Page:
Minimally invasive decompression surgery for lumbar spinal stenosis and spondylolisthesis

Figure 1
Figure 1 (© Congress of Neurological Surgeons)

Decompression of lumbar spinal stenosis using the traditional laminectomy technique leads to good improvement of neurogenic claudication symptoms. However, impairment of facet joint and posterior tension band integrity can result in segmental instability and a significant reoperation rate, particularly when the spinal stenosis is associated with a spondylolisthesis, write Roger Härtl and Karsten Schöller. A minimally invasive unilateral laminotomy with “over the top” decompression is an attractive alternative because it limits trauma to the paravertebral muscles and facet joints and, on the same hand, permits sufficient and clinically effective bilateral neural decompression.

Roger Härtl
Roger Härtl

Lumbar spinal stenosis is a common condition in the elderly population, with growing socioeconomic importance. Typical symptoms like low back pain, leg pain and neurogenic claudication may have a dramatic impact on mobility and quality of life. Treatment options include surgical management aiming at decompression of the neural elements, as well as conservative management. A conservative trial is generally accepted in patients without severe neurological deficits; however, class I evidence data meanwhile clearly support the superiority of surgical over nonsurgical treatment.1 Similar findings have been reported for the combination of lumbar spinal stenosis with degenerative spondylolisthesis.2

The traditional laminectomy technique allows wide surgical decompression of the cauda equina, but has some known disadvantages: extensive tissue trauma and secondary instability contribute to a poor outcome in up to 50% of patients. Furthermore, the reoperation rates for fusion surgery are high, particularly in patients with additional spondylolisthesis. This is why—in this specific constellation—laminectomy plus additional fusion surgery has for a long time been regarded as the gold standard by many authors, against which all other techniques had to be compared. However, recent publications from Ghogawala et al3 as well as Försth et al4 in the New England Journal of Medicine (see front page, SN39, for a report and interview with Peter Försth12) could not demonstrate a significant overall benefit with the addition of spinal fusion to laminectomy, while indicating a reoperation rate of up to 34% after laminectomy alone. But what is the alternative to laminectomy for decompression of lumbar spinal stenosis with or without spondylolisthesis?

Minimally invasive spinal surgery has become increasingly common over the past two decades, as the usage of new surgical devices and techniques has evolved. In 1997, Spetzger et al first described unilateral laminotomy for bilateral or “over the top” decompression of the lumbar spine in a study detailing both surgical anatomy and clinical experiences,5,6 followed by McCulloch and Young a year later.7 These studies showed that bilateral decompression of the lumbar spinal canal is practical via a unilateral laminotomyusing microsurgical technique. The traditional subperiosteal midline access was subsequently modified by a transmuscular technique that utilises tubular retractors. The tubular access not only maximally protects muscle tissue and tendon attachments, it also offers particular advantages when treating obese and elderly patients. Furthermore, biomechanical testing has shown that minimally invasive tubular decompression causes less destabilisation compared with open laminectomy,8 and clinical data from our workgroup indicate an encouragingly low reoperation rate for spinal fusion.9 But is the minimally invasive unilateral technique as effective as the standard laminectomy and what is the advantage?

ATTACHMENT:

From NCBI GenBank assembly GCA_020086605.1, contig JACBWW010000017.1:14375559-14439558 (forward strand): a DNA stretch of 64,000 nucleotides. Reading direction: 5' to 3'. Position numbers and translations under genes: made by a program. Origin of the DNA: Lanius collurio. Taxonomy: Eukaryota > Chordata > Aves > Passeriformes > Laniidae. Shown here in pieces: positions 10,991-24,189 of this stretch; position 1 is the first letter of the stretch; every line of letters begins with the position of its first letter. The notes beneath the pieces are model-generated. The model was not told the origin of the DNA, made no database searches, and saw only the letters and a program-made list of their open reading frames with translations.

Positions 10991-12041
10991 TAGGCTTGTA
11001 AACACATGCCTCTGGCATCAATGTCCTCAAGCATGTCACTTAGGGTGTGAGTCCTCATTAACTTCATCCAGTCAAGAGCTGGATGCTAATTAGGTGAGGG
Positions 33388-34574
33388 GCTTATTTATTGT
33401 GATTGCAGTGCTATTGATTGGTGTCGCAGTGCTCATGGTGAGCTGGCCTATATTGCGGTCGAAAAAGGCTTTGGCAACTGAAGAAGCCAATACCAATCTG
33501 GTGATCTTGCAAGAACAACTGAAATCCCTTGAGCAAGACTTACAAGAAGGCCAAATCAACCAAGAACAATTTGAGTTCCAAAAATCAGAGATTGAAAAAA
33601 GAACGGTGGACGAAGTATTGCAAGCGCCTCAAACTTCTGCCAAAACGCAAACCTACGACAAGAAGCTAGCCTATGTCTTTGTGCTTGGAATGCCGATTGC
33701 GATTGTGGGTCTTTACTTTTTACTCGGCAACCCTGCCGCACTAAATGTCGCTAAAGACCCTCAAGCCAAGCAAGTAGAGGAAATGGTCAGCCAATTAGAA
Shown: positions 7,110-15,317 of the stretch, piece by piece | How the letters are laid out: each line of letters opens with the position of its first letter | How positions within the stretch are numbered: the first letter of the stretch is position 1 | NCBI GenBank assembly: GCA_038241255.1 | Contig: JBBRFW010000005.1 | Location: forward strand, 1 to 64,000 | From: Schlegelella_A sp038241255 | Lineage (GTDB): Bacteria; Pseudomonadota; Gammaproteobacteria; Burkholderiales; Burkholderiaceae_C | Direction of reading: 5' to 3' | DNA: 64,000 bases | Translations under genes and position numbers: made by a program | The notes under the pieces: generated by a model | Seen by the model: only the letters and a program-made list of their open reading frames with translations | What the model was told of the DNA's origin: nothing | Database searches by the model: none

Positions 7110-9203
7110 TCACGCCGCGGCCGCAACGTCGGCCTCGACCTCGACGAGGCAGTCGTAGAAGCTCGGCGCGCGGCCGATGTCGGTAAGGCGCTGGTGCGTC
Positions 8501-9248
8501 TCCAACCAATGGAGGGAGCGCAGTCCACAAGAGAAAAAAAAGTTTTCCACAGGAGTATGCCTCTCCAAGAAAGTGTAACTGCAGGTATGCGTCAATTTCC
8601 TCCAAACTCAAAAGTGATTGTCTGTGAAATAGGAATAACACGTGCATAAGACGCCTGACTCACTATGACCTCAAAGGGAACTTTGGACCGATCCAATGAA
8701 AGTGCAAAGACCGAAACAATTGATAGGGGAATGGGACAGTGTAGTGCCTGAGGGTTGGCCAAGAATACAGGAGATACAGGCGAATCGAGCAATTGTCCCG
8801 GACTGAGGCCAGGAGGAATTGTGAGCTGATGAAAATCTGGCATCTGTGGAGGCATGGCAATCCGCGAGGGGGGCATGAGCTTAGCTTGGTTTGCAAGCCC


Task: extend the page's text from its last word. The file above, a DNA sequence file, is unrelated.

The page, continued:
Karsten Schöller
Karsten Schöller

To answer these questions, our workgroup performed a systematic review and a meta-analysis to compare reoperation rates and patient satisfaction after minimally invasive unilateral laminotomy with “over the top” decompression and open laminectomy that was recently accepted for publication in Neurosurgery.10 Thirty-seven studies and 1,156 patients with lumbar spinal stenosis plus spondylolisthesis were included in our analysis. After minimally invasive decompression we found an overall reoperation rate of 5.8% and a reoperation rate for spinal fusion of 3.3%, which was considerably lower than after laminectomy (16.3% and 12.8%, respectively). Furthermore, we found a higher patient satisfaction after minimally invasive decompression (76%) compared to open laminectomy (62.7%). These data show a clear advantage of the minimally invasive technique over the traditional technique. But how can one adopt this technique to his practice?